Now you quants might say this Greatest Generation was well deserving and alls well that ends well but it doesn’t necessarily stop there. With my father going into extra service aged care, the need to sell his freshly greened unit for bond purposes arose and Master O stuck his hand up for the opportunity to help out. Naturally the contract to sell was signed before the end of Sept while that maxm $18k in quant FHOG and SD concession was up for grabs. On Mrs Os side that decision has not arisen yet, but for her 90yr old mum it draws nearer. Hers is a stand alone austerity era house in a middle distance suburb of Adelaide, rapidly being engulfed by higher density housing as her generation sell up and move on. She’s astute enough to know the house her deceased husband built will go the same way and is more than happy for RE son to organise that in due course for the family benefit. When the time comes the small matter of that valuable $8-$9k worth of solar system on the roof can be taken care of by young sparky Master O of course. Installed appropriately on another roof to avail themselves of the current $4.5k worth of RECs up for grabs to all at present. Notice the possibility of double counting here folks? Still, what’s a bit of fuzzy carbon credit creation between friends and Goldman Sachs eh quants? Like those RECs they run off with after changing your light bulbs and shower heads for ‘free’.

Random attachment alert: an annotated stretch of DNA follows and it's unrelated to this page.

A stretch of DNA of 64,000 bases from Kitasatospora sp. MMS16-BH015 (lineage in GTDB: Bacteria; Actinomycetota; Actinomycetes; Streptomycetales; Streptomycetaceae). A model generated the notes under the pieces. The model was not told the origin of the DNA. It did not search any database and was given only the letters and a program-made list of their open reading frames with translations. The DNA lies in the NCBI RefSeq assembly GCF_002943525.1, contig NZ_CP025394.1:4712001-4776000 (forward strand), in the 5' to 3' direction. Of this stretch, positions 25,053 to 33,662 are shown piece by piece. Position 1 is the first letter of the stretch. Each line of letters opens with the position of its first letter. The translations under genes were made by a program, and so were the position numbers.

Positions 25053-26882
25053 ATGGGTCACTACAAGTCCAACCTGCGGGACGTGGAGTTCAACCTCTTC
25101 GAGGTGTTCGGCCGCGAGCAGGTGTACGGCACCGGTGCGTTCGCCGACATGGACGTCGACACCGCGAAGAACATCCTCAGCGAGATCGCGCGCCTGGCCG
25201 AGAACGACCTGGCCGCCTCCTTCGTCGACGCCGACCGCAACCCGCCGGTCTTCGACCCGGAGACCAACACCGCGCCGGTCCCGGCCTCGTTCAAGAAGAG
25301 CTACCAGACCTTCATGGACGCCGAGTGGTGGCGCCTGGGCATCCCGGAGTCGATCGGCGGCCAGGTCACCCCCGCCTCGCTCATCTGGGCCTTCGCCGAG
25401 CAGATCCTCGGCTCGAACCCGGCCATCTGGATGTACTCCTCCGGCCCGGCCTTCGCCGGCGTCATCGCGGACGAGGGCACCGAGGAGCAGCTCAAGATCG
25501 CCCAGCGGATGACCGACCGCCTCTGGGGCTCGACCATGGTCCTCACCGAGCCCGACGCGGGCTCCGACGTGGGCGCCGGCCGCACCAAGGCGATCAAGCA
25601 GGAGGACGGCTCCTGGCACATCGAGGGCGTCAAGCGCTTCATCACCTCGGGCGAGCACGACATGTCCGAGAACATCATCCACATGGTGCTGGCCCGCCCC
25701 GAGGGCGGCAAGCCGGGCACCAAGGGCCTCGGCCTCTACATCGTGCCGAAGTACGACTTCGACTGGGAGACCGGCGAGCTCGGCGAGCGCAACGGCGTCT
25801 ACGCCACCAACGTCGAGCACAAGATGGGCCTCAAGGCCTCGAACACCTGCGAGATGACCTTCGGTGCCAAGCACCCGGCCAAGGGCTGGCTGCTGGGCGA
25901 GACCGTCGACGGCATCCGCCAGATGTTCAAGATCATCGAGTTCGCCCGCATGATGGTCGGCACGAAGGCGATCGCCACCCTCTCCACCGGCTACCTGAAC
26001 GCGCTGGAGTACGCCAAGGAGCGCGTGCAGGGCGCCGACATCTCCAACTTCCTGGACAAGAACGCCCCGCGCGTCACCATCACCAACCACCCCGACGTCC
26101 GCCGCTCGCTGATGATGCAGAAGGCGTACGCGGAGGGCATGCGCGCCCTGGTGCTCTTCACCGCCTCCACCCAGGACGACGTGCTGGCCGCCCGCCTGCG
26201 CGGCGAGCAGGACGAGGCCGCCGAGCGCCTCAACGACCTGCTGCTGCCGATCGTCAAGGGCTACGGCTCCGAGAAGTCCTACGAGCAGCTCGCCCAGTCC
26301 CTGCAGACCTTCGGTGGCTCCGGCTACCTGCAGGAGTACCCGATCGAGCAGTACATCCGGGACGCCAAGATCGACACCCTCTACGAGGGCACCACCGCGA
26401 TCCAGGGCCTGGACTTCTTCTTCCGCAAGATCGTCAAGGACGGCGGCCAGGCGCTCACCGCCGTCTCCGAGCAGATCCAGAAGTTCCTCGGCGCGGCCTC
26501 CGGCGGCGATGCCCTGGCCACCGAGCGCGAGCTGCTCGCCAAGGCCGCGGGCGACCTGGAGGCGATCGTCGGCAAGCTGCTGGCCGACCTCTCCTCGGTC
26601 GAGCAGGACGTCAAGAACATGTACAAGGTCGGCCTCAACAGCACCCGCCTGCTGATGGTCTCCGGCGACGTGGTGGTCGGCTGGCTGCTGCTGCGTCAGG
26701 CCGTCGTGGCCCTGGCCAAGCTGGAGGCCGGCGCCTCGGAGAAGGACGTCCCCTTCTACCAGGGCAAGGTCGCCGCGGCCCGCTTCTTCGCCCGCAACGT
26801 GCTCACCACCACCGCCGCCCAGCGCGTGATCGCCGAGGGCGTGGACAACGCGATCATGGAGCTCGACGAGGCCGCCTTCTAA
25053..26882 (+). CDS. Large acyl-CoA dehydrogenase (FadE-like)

Me? I’m a committed level playing field price man, any time you concerned quants want to come and chat about our shared concerns.

  11. Chris O’Neill
    October 18th, 2009 at 12:28 | #11

    The other side of the issue of buying out brown coal is that it would mean the end of Aluminium smelting in Victoria. As Royce Millar in The Age points out:

    A LIBERAL Party elder and senior member of the state cabinet that decided to build a huge aluminium smelter in south-western Victoria has declared the decision ”absolute madness”, saying it had been a costly ”disaster” for the state.

    Also, Testing our Mettle:

    It gobbles up ONE-FIFTH* of Victoria’s electricity and has cost taxpayers billions of dollars in subsidies. Now its producer is pressing for more public dollars to shield it from the Rudd Government’s emissions trading scheme and the global financial crisis. It may be a lightweight metal, but aluminium exacts a heavy toll.

    Aluminium smelting in Victoria has been an economic disaster for Victoria and environmental disaster for the world. As a Victorian taxpayer, I resent being forced against my will to subsidize the burning of brown coal and emission of carbon dioxide into the atmosphere. Any message from the Victorian government to reduce greenhouse gas emissions will be treated with more than a little cynicism.

    *This means Victoria’s greenhouse gas emissions could be reduced by 10% overnight by turning off the Aluminium smelters.